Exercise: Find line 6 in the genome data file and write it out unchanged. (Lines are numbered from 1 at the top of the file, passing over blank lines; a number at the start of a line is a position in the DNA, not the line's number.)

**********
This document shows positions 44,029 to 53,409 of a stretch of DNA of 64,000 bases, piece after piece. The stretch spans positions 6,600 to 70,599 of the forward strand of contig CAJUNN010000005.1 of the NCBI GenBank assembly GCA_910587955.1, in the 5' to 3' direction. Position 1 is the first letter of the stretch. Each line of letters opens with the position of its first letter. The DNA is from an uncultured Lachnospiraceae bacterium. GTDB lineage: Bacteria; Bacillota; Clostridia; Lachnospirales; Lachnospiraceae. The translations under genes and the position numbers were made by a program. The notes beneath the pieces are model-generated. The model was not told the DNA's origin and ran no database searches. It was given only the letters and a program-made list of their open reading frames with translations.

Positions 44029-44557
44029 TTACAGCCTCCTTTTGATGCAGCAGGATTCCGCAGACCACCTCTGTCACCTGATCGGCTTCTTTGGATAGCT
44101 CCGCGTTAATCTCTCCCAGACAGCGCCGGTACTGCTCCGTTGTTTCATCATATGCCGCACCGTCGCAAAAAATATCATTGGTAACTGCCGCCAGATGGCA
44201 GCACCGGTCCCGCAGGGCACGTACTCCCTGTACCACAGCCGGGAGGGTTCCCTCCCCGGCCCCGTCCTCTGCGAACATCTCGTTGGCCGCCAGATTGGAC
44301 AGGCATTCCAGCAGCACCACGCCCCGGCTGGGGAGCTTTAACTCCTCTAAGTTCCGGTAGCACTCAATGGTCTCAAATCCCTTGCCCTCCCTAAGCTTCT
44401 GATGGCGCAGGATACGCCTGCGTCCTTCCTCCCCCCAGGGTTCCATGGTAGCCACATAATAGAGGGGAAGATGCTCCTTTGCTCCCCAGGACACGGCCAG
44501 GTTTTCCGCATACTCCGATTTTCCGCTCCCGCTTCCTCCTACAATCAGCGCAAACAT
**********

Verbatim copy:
44301 AGGCATTCCAGCAGCACCACGCCCCGGCTGGGGAGCTTTAACTCCTCTAAGTTCCGGTAGCACTCAATGGTCTCAAATCCCTTGCCCTCCCTAAGCTTCT